From Last Time: Remove (Delete) Operation


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1 CSE 32 Lecture : More on Search Trees Today s Topics: Lazy Operations Run Time Analysis of Binary Search Tree Operations Balanced Search Trees AVL Trees and Rotations Covered in Chapter of the text From Last Time: Remove (Delete) Operation Removing a node containing X:. Find the node containing X 2. Replace it with: If it has no children, with NULL If it has child, with that child If it has 2 children, with the node with the smallest value in its right subtree, (or largest value in left subtree) 3. Recursively remove node used in 2 and 3 Worst case: Recursion propagates all the way to a leaf node time is O(depth of tree) 5 2 2
2 Laziness in Data Structures A lazy operation is one that puts off work as much as possible in the hope that a future operation will make the current operation unnecessary Data Struct ures 3 Lazy Deletion Idea: Mark node as deleted; no need to reorganize tree Skip marked nodes during Find or Insert Reorganize tree only when number of marked nodes exceeds a percentage of real nodes (e.g. 5%) Constant time penalty only due to marked nodes depth increases only by a constant amount if 5% are marked undeleted nodes (N nodes max N/2 marked) Modify Insert to make use of marked nodes whenever possible e.g. when deleted value is reinserted Can also use lazy deletion for Lists
3 Run Time Analysis of BST operations All BST operations (except MakeEmpty) are O(d), where d is the depth of the accessed node in the tree MakeEmpty takes O(N) for a tree with N nodes frees all nodes We know: log N d N for a binary tree with N nodes What is the best case tree? What is the worst case tree? Best Case Running Time of Insert/Remove/etc. =? Worst Case Running Time =? Average Case Running Time =? 5 The best, the worst, and the average For a binary tree with N nodes, depth d of any node satisfies: log N d N So, best case running time of BST operations is O(log N) Worst case running time is O(N) Average case running time = O(average value of d) = O(log N) Can prove that average depth over all nodes = O(log N) if all insertion sequences equally likely. See Chap. in textbook for proof
4 Can we do better? Worst case running time of BST operations is O(N) E.g. What happens when you Insert elements in ascending (or descending) order? Insert 2,,, 8,, 2 into an empty BST Problem: Lack of balance Tree becomes highly asymmetric Idea: Can we restore balance by rearranging tree according to depths of left and right subtrees? Goal: Get depth down from O(N) to O(log N) Idea #: Achieving the perfect balance First try at balancing trees: Perfect balance Rearrange to get a complete tree after every operation Recall: A tree is complete if there are no holes when scanning from top to bottom, left to right Problem: Too expensive to rearrange E.g. Insert 2 in the example shown Need a looser constraint 5 8 Insert 2 & make tree 5 complete 2 8 8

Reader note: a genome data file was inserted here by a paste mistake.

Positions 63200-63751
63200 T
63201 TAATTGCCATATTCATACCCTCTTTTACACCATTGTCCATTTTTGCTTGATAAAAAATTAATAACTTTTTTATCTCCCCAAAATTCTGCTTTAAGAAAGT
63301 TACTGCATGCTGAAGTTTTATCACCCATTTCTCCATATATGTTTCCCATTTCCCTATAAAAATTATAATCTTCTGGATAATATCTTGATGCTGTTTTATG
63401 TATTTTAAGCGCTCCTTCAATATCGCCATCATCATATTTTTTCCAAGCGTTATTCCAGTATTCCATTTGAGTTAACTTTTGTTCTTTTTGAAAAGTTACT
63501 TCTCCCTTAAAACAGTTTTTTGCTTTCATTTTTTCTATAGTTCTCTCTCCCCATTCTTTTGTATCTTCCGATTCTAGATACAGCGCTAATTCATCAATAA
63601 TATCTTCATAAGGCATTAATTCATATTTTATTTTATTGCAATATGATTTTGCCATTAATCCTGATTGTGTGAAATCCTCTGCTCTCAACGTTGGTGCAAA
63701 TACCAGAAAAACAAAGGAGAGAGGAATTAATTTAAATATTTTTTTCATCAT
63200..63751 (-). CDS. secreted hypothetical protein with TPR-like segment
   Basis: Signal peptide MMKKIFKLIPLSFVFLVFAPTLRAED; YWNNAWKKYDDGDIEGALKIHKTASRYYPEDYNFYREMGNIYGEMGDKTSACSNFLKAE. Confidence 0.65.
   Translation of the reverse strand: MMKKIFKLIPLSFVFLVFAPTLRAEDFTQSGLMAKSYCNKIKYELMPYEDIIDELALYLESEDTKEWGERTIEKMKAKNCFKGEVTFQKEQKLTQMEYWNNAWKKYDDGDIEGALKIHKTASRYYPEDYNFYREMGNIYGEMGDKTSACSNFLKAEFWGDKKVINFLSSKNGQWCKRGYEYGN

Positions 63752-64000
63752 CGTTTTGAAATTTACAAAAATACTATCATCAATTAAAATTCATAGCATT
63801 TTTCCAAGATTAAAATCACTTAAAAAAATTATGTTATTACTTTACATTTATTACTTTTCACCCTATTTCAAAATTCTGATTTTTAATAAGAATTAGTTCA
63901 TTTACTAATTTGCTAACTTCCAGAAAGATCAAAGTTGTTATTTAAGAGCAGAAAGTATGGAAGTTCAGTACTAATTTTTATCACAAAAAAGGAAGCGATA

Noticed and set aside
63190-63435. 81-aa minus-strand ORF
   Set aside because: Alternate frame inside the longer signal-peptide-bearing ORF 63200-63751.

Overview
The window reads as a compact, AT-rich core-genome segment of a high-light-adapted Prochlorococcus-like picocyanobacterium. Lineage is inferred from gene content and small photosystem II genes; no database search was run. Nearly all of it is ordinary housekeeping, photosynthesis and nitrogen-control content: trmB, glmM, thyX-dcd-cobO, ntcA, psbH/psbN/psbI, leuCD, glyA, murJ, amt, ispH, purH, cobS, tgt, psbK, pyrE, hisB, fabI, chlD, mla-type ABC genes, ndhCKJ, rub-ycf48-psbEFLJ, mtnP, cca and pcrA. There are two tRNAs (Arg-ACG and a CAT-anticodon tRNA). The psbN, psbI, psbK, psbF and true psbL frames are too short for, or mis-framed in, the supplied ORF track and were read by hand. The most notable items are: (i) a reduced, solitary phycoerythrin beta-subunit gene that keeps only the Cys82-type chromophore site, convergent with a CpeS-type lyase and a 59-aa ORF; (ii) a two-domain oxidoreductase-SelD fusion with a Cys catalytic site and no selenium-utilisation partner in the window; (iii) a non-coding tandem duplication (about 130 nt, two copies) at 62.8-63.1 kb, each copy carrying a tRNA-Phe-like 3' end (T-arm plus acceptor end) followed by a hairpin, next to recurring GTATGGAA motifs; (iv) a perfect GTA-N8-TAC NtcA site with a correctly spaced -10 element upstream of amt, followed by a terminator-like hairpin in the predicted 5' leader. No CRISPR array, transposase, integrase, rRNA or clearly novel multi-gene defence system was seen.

5 Idea #2: Leave it to the professionals Many efficient algorithms exist for balancing trees in order to achieve faster running times for the BST operations AdelsonVelskii and Landis (AVL) trees (2) Splay trees and other selfadjusting trees (8) Btrees and other multiway search trees (2) AVL Trees AVL trees are heightbalanced binary search trees Balance factor of a node = height(left subtree)  height(right subtree) 3 2 Heights An AVL tree can only have balance factors of,, or at every node For every node, heights of left and right subtree differ by no more than Height of an empty subtree = Balance factors () = 2 Implementation: Store current heights in each node () =  8
6 Which of these are AVL trees? AVL Trees: Examples and NonExamples Balance factors  Not AVL () = 2 () =  8 AVL  5 AVL AVL Not AVL 2
7 The good news about AVL Trees Can prove: Height of an AVL tree of N nodes is always O(log N) How? Can show: Height h. log(n+2).328 Prove using recurrence relation for minimum number of nodes S(h) in an AVL tree of height h: S(h) = S(h) + S(h2) + Use Fibonacci numbers to get bound on S(h) bound on height h Height = See textbook for details O(log N) The really good news about AVL Trees Can prove: Height of an AVL tree of N nodes is always O(log N) All operations (e.g. Find, Remove using lazy deletion, etc.) on an AVL tree are O(log N) except Insert Insert 3 Why is Insert different? 5 
8 The bad news about AVL Trees 5  Insert No longer an AVL tree (i.e. not balanced anymore) 5 Restoring Balance in (the life of) an AVL Tree Problem: Insert may cause balance factor to become 2 or 2 for some node on the path from insertion point to root node Idea: After Inserting the new node,. Back up to root updating heights along the access path 2. If Balance Factor = 2 or 2, adjust tree by rotation around deepest such node
9 Rotating to restore Balance: A Simple Example Insert Rotate AVL Not AVL AVL Next Class: Rotating and Splaying for Fun and Profit To Do: Finish Reading Chapter 8
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